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letters | Who is Dzhokhar Tsarnaev?

For Cambridge school’s students, a struggle with the complexities

Boston Marathon bombing suspect Dzhokhar Tsarnaev after graduating from Cambridge Rindge and Latin in 2011.

Robin Young/ AP

Boston Marathon bombing suspect Dzhokhar Tsarnaev after graduating from Cambridge Rindge and Latin in 2011.

I was approached last semester by three graduate students who challenged me after class about my lecture. One said, as if proffering an explanation for their critique, “We are ‘Rindge kids’ ” — code for the students, past and present, of Cambridge Rindge and Latin School.

I am a parent of two Rindge kids myself. Of course they were challenging their professor. Of course they did it in a disarming and passionate way, and of course it was a perspective that was well worth listening to. Rindge kids are taught by teachers who model curiosity; they are from all over the world and from all walks of life. In short, Rindge kids create a community that is tolerant, vibrant, and emphasizes active engagement with the world.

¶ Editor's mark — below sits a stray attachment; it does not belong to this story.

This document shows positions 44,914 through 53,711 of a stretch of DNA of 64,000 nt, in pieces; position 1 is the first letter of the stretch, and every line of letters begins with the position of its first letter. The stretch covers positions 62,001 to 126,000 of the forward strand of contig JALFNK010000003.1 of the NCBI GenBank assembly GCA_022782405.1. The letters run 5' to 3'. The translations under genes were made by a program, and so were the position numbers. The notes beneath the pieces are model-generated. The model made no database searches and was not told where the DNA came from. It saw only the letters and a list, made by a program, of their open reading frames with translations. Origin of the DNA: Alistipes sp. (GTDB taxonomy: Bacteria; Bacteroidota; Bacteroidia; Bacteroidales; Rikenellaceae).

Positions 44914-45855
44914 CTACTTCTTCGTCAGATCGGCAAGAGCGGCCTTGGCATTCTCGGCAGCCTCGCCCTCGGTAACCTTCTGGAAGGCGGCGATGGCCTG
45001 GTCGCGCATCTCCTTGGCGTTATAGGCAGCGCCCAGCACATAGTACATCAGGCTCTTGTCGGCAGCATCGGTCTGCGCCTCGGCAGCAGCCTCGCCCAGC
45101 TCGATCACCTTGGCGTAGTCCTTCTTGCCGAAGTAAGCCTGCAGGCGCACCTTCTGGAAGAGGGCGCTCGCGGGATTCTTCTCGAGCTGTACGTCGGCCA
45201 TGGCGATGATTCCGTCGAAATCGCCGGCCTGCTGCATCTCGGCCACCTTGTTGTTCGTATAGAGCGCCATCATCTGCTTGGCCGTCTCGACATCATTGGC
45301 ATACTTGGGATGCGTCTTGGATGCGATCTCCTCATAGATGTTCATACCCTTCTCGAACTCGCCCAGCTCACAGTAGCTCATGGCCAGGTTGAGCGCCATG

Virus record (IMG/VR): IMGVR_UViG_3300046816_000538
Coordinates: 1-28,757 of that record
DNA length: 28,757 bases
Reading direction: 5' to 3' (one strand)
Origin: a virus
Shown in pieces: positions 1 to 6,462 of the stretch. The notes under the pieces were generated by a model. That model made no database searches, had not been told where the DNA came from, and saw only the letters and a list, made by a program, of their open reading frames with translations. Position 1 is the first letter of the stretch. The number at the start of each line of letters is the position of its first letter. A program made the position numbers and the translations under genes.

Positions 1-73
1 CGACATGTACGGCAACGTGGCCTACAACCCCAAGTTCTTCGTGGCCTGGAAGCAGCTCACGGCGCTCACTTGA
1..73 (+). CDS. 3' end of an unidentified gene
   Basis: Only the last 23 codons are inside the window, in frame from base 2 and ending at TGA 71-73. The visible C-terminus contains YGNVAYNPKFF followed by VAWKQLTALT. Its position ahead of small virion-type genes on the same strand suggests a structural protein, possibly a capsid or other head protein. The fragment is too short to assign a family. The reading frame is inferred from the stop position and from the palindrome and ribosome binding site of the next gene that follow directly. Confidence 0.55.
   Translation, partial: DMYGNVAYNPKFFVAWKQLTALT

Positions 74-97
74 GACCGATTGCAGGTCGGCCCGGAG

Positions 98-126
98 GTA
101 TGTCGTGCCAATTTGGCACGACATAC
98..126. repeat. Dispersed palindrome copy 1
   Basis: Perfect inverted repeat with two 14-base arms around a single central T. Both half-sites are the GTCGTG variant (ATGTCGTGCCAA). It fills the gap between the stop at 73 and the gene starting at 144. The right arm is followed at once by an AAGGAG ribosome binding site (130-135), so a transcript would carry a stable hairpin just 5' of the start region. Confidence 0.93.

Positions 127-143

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Among the many surreal aspects of the past week was the discovery that Dzhokhar Tsarnaev, the younger of the suspected perpetrators of the Boston Marathon bombing, was a graduate of Cambridge Rindge and Latin School. This is yet one more piece of information that seems like a bad dream.

Students who have spoken in the media and to each other are unable to accept the simplistic notion of Tsarnaev as the symbol of evil. They have struggled with the complexities of who this person was: “He wasn’t one of them; he was one of us”; “He’s only 19; he must be so scared”; “What does this mean for Rindge?” As we all struggle to come to terms with losses of life and innocence in the carnage of the past week, Rindge kids remind us that even this alleged perpetrator’s journey is part of the tragedy.

Betsy

McAlister Groves

Cambridge

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